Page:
One of the policy challenges for Africa in the global post-crisis economic recovery is the adoption of a framework that allows coherence between the objectives of growth and the generation of employment and decent work.
Since the adoption of the Decent Work Agenda in Africa, 2007–15
, in 2007 the African region has embarked on an ambitious drive to promote the Agenda as the economic and social development paradigm for building decent societies in Africa.
Africa has the youngest population in the world: Young women and men represent the continent’s best hope for getting on a sustainable development path. However, youth unemployment rates are double adult unemployment rates for Africa as a whole – for North Africa they are even four times higher. ILO Online reports from Egypt where the ILO supports a pioneering project helping youth to find decent employment after leaving school.
Women Entrepreneurship is an important means to achieve decent and productive work for women and gender equality. ILO and its partners have been supporting African women to start, expand and formalize their businesses through a variety of support services, advocacy, access to finance, capacity building, etc. This support has been also extended to associations of women entrepreneurs.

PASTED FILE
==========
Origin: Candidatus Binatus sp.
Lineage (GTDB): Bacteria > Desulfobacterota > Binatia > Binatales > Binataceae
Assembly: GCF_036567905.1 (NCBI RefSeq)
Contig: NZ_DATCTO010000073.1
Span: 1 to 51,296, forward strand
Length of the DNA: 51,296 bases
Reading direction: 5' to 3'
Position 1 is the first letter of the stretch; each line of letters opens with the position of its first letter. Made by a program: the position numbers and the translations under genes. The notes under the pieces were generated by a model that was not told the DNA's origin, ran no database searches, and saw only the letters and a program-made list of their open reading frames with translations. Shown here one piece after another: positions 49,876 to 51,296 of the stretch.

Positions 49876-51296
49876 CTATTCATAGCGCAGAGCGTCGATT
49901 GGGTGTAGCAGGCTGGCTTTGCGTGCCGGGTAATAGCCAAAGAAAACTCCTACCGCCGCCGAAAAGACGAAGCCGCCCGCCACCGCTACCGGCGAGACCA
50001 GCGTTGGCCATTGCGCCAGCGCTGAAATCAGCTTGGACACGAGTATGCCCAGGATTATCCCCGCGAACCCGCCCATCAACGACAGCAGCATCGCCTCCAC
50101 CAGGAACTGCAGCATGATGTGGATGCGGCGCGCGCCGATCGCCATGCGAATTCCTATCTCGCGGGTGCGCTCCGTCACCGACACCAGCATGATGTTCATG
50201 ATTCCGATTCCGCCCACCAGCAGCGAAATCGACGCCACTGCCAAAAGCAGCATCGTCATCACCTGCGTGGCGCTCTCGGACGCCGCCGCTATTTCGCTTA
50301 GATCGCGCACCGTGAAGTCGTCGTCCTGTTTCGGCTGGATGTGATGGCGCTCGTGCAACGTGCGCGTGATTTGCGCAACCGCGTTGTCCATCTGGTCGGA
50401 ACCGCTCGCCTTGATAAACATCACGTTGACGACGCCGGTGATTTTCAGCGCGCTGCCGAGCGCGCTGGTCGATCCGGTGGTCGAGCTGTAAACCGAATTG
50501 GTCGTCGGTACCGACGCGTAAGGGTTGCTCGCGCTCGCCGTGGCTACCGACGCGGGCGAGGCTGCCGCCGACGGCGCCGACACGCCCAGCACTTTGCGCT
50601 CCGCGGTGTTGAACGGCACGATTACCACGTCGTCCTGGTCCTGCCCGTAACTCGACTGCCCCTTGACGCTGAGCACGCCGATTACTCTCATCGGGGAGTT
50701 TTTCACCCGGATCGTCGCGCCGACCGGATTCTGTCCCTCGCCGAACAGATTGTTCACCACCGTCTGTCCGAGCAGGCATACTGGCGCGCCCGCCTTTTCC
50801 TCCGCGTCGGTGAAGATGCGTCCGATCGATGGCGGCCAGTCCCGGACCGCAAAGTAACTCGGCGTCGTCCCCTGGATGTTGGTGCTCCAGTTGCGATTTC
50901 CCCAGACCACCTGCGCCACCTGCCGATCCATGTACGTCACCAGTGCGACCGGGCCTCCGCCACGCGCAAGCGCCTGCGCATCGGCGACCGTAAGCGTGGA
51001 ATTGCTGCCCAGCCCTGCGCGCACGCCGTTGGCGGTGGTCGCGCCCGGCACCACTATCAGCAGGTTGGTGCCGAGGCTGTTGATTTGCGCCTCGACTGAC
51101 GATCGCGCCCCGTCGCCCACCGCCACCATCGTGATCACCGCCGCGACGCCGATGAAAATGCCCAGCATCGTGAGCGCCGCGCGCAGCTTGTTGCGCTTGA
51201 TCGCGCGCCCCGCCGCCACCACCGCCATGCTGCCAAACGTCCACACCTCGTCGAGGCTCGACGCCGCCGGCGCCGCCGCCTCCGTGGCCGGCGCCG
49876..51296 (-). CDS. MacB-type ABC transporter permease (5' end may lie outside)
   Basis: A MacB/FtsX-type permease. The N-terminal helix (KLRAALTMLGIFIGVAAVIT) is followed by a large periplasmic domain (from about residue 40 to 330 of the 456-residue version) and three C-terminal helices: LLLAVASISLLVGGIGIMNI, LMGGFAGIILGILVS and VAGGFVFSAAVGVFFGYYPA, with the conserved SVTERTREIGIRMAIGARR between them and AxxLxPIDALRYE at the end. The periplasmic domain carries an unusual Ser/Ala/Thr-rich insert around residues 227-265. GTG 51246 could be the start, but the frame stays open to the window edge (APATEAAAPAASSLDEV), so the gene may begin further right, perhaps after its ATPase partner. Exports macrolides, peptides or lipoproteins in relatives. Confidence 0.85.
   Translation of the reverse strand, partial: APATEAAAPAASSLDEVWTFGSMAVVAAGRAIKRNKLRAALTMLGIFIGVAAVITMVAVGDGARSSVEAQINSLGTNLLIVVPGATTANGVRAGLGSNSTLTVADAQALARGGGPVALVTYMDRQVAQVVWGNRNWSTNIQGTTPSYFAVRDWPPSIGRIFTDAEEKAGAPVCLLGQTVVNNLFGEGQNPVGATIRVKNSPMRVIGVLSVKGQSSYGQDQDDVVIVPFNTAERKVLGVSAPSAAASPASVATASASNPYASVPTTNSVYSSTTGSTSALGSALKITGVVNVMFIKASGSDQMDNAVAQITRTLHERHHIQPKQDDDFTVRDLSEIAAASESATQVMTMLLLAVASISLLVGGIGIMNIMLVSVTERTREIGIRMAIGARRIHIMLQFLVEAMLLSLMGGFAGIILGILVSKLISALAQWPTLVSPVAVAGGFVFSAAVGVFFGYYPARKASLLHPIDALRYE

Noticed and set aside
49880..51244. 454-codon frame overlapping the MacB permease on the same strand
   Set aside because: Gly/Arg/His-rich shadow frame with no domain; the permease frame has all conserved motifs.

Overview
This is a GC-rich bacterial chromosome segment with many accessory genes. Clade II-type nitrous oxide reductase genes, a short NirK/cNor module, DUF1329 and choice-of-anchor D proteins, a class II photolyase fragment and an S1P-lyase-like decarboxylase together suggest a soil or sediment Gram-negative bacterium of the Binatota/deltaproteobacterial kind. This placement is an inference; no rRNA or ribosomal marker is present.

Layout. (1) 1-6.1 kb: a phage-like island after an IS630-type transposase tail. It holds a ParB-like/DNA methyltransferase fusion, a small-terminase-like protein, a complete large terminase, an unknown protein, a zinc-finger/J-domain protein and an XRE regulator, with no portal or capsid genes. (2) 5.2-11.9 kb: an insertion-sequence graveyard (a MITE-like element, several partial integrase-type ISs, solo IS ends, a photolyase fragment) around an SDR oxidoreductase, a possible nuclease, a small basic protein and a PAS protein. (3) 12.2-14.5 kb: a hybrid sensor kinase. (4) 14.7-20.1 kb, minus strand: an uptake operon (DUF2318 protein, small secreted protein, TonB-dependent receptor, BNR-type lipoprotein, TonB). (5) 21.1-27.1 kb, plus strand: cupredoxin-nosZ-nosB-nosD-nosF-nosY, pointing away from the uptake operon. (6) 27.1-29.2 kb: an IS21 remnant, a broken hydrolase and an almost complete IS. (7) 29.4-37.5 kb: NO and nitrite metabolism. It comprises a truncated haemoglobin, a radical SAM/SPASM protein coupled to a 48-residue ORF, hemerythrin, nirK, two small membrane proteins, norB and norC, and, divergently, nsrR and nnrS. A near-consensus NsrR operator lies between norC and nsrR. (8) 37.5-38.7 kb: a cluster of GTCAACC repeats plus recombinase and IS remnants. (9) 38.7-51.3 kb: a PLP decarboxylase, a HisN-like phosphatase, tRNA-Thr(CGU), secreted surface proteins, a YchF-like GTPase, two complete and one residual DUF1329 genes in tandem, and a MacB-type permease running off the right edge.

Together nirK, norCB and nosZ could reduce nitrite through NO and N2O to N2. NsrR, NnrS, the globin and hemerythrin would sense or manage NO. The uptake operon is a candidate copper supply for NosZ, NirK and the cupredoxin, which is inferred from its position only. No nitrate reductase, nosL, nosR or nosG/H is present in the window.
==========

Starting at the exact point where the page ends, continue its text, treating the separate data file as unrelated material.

ILO recognises the role of the workplace as a key entry poin for facilitating access to HIV prevention, treatment, care and support services in partnership with ministries of labour, employers, trade unions as well as other concerned bodies.An HIV/AIDS Workplace Policy for the Education Sector in Southern Africa
Enterprises play a key role in creating productive and decent work that helps meet the economic and social aspirations of people and their communities. Whether small, medium or large, enterprises – including cooperatives – they are a major source of growth and employment in all countries. Enterprises and the entrepreneurs who run them play a crucial role in creating jobs and reducing poverty.
Child labour keeps children out of school and hampers the healthy development of their mind and bodies.
The ILO sees today’s global challenge as forging the policies and the resources to better manage labour migration so that it contributes positively to the growth and development of both home and host societies, as well as to the well being of the migrants themselves
See also: Equality of opportunity and treatment